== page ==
Two Moab businessmen have started a project to replace books that San Juan High School’s library lost in a recent fire.
Kerry Lange, owner of Desert West Office Supply, donated enough money to get the process rolling.
“When I heard that the San Juan High School library had burned, I knew immediately that Moab had to act quickly to get books back into students’ hands,” said Andy Nettell, owner of Back of Beyond Books in Moab. “One call to Kerry Lange at Desert West Office Supply provided funding to purchase all 131 books on their list.”
The fire, which authorities are investigating as a possible case of arson, occurred Saturday morning Nov. 17. Two men have been arrested for allegedly breaking into the building and setting it on fire, law enforcement authorities said.
Nettell explained that Lange sells toner products for printers and recycles all his empty toner cartridges. He matches dollar for dollar the money from those recycled cartridges, Nettell said, and that’s the funding source for the San Juan book replacement program.
There are ways community members can help, too. The high school has posted another wish list on www.Amazon.com and those who buy a book to donate can click on the list so the gift isn’t duplicated.
Those who don’t want to purchase online may view the list and purchase from other booksellers, going back to the Amazon list to again avoid duplication.
The school has insurance to cover loss of traditional education books, Nettell said. However, the fire also destroyed the library’s special collection of Native American books and the San Juan collection. Many of those books are out of print and will be difficult to replace.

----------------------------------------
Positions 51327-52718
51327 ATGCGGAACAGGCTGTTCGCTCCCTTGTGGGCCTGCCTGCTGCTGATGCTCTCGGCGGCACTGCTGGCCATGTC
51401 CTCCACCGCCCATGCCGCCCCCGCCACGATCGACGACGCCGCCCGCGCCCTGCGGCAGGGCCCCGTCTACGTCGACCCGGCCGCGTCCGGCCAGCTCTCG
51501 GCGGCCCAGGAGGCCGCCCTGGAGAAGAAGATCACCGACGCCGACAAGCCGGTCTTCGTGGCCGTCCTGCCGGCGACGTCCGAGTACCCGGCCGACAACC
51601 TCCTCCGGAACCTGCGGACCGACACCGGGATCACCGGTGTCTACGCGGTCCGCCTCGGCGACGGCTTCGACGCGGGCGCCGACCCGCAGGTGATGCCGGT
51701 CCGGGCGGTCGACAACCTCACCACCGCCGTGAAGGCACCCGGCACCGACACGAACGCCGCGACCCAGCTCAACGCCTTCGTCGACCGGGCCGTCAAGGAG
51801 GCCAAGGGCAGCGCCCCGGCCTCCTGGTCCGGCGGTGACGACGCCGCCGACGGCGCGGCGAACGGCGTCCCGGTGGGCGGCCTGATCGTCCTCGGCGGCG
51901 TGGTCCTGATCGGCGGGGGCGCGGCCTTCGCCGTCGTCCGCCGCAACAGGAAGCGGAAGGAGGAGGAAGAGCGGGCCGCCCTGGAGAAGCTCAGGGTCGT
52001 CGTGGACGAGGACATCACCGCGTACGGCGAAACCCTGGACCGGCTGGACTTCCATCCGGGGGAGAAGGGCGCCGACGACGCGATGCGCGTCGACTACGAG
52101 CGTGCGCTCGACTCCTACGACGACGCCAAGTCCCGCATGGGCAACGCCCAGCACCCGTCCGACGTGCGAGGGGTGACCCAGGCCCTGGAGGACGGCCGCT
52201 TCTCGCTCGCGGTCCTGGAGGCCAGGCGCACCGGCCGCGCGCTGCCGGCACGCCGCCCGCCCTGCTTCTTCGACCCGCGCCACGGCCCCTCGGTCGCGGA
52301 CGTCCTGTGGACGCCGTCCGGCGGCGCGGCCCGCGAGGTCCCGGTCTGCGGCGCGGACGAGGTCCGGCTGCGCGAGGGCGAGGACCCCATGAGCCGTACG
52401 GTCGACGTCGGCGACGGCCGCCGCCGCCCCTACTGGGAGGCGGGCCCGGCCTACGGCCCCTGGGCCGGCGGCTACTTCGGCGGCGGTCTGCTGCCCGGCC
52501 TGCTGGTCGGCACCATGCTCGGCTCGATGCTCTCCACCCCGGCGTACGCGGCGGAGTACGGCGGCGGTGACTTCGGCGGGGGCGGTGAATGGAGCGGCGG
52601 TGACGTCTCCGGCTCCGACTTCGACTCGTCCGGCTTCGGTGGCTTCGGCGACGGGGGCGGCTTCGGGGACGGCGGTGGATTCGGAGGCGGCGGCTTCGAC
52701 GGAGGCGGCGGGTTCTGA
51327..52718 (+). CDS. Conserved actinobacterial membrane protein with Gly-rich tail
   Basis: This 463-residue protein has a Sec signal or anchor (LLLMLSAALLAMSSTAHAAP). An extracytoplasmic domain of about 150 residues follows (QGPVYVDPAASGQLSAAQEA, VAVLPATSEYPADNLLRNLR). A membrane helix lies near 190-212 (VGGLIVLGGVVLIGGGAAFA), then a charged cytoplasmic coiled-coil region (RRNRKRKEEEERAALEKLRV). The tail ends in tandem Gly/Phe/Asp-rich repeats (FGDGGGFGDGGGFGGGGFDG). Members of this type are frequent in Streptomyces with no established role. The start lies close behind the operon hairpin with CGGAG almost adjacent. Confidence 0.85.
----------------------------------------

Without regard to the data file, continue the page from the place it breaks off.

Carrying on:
While some of the titles are on the shelves of Back of Beyond Books, Nettell is using his connections in the book community to find rare and out of print editions.
“I have offered to track down any of the titles if I get contributions,” he said. One citizen already has donated $50.
Nettell said those who want to write a check to help purchase books are welcome to do so at Back of Beyond Books. He has compiled a list of special collections books that were lost and has printed copies that people may pick up at the store, 83 N. Main St. in Moab.
“We will generate a receipt,” he said, adding that San Juan High School officials likely can provide information allowing the books to be claimed as tax deductions for a charitable donation.
As money comes in and books are purchased, Nettell said, store personnel will load them up, drive them to Blanding and deliver them to the high school.
“That’s going to be the fun,” Nettell said during an interview.
The Moab Area Chamber of Commerce also is getting involved by suggesting its members help replace some of the lost books, executive director Kammy Wells said.
Nettell pointed out that the San Juan fire isn’t the first time Lange has shown his generosity. He has contributed heavily to the Christmas season Books for Tots program over the years, with the gifts worth thousands of dollars, according to Nettell.
“He is very generous,” Nettell said.
Although Grand County High School and San Juan High School are rivals on the athletic field, the fire has brought both communities closer together. Grand County students have also launched fundraising drives to help San Juan.
“It’s a great way for the two counties to work together,” Nettell said. “Everything I’ve heard has been generous and beautiful as far as how the counties are working together.”